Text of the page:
Once a matter has been referred to the CCMA (or Bargaining Council), the next step is for the Conciliation to take place. Remember from our previous article, a matter can be referred and later set down as a Conciliation-Arbitration alternatively if opposed by the Applicant (Employee) or the Respondent (Employer), the matter will be set down for Conciliation only.
At the CCMA it is not a given that the Applicant be allowed legal representation at Conciliation, unless there is a point in limine to argue, then a legal representative is allowed. A legal point for example, would be the jurisdiction of the Commission to be allowed to hear the matter or not. In the event that the Respondent agrees, then the Applicant can be assisted by his/her attorney at Conciliation to try and assist the parties to settle the matter, as this is the sole purpose of this process.
Another example of a point in limine would be if the Applicant had to apply for Condonation for the late filing of his/her Referral form after the 30 day period. An attorney is allowed to argue this process on behalf of the Client as the Applicant, in light of the fact that a lay person is not expected to know how to argue a legal point/s.
In the event that the parties do not agree to legal representation, then the attorney is excused and allowed to remain outside the room where Conciliation is taking place. The Client is allowed to excuse them self from the room at any time and speak to his/her attorney for advice based on what is being discussed inside.
Attorneys are often seen as a nuisance during this without prejudice process, but it is never a ‘waste of money’ for a Client to take an attorney with to their Conciliation as the ability to get quick legal advice is much easier that way, than to try and phone the attorney every time the Client has a concern as the Attorney may not always be available to take the Client’s call. It is also very advisable to have your attorney present at the CCMA as unexpected points in limine could be raised by the Respondent and which your attorney would be present and allowed in to argue. It can also end up costing the Client more to do the latter. The fact that it is without prejudice means that neither party can use anything that was said at Conciliation during the Arbitration. Note that although the Conciliation process is not recorded, all points in limine must be recorded by the Commissioner hearing such point/s.
For Arbitrations, it is slightly different. Attorneys are allowed to represent a Client however they may need to apply to the Commission to do so. The Attorney is best equipped to argue the matter and to cross examine witnesses, however the CCMA tries to keep the processes as simply as possible. Rule 25 of the CCMA Rules deals with legal representation.
The CCMA website explains Rule 25 as follows:
Rule 25 of the CCMA Rules provides that in an arbitration hearing a party may appear in person or be represented by a legal practitioner, a director or fellow employee, office- bearer or official of the party’s registered trade union or registered employer’s organisation. However, if the dispute being arbitrated is about the fairness of a dismissal and a party has alleged that the reason for the dismissal relates to the employee’s conduct or capacity, legal representation is not automatic. Legal practitioners are only allowed in the proceedings unless:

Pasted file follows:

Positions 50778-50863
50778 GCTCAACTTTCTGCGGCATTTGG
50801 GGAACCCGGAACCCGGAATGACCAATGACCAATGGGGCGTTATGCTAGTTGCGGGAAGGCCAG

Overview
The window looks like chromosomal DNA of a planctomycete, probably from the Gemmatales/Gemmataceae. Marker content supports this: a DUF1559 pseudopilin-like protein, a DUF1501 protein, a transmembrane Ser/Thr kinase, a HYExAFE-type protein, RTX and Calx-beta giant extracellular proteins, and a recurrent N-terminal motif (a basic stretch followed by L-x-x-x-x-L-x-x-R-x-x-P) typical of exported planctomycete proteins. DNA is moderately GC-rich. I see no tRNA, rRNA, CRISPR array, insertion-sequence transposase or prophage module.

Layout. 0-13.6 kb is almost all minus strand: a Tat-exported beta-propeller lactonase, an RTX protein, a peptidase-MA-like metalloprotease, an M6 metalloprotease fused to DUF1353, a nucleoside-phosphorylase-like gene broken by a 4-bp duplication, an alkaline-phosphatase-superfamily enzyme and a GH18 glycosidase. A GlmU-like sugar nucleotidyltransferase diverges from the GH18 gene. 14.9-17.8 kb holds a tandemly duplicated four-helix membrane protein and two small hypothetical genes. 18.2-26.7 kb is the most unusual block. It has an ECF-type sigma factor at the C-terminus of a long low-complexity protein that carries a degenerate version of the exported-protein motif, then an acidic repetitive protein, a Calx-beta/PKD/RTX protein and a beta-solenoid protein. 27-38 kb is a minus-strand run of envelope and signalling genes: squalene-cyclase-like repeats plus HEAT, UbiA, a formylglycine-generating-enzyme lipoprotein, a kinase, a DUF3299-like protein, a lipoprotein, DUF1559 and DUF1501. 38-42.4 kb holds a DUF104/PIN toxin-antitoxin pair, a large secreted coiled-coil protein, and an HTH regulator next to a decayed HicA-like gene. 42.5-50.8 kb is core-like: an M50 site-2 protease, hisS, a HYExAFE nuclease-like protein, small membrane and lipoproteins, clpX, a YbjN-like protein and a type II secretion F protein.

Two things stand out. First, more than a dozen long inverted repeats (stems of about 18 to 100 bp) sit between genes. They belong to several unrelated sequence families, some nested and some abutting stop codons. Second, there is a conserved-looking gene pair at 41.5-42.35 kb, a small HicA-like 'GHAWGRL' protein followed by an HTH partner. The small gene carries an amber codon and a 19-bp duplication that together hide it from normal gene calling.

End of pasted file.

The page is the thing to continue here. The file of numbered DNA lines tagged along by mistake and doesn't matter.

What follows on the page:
The commissioner and all other parties consent; or
The commissioner concludes that it is unreasonable to expect a party to deal with the dispute without a legal representative.
In other words, the Rule explains that in matters related to misconduct or capacity, legal representation is not automatically allowed; however an Attorney is allowed to make application to do so by preparing a Notice together with an affidavit explaining why it is important for his/her Client to have legal representation at the Arbitration. Another way to do so, would be for the Attorney to apply in person on the day of the Arbitration before the proceedings commence.
Commissioners need to always consider the following:
1. The nature of the questions of law raised by the dispute: This refers to whether the matter, when looked at overall, was procedurally and substantively unfair.
2. The complexity of the matter: Often witnesses need to be called during the Arbitration process so as to strengthen the Applicant’s or Respondent’s case, respectively. Although procedure is important it is often the reason given by the Chairperson for the dismissal that determines complexity. For example, being dismissed for excessive absenteeism is not nearly as serious as for dishonesty.
3. The public interest: The Constitution provides for legal representation in the Bill of Rights and so Commissioners do not usually refuse legal representation easily. Although the Constitution affords a person such right, this does not mean that same is automatically allowed.
4. The comparative ability of the Applicant and the Respondent: The Commissioner when deciding whether to grant a party legal representation or not, will always weigh up the ability of the Applicant and the Respondent to deal with their cases in an appropriate manner. If the Commissioner feels that the Applicant and/or the Respondent will not be able to deal with his or her case suitably, such Commissioner will rule that legal representation is allowed.
The remedy in the event that legal representation is refused by a Commissioner would be for the aggrieved party to take the Commissioner’s formal Ruling on Review, to the Labour Court.
Legal representation will be automatically allowed if the parties both agree to same, subject to the Commissioner’s consent and as such, no formal application needs to be made.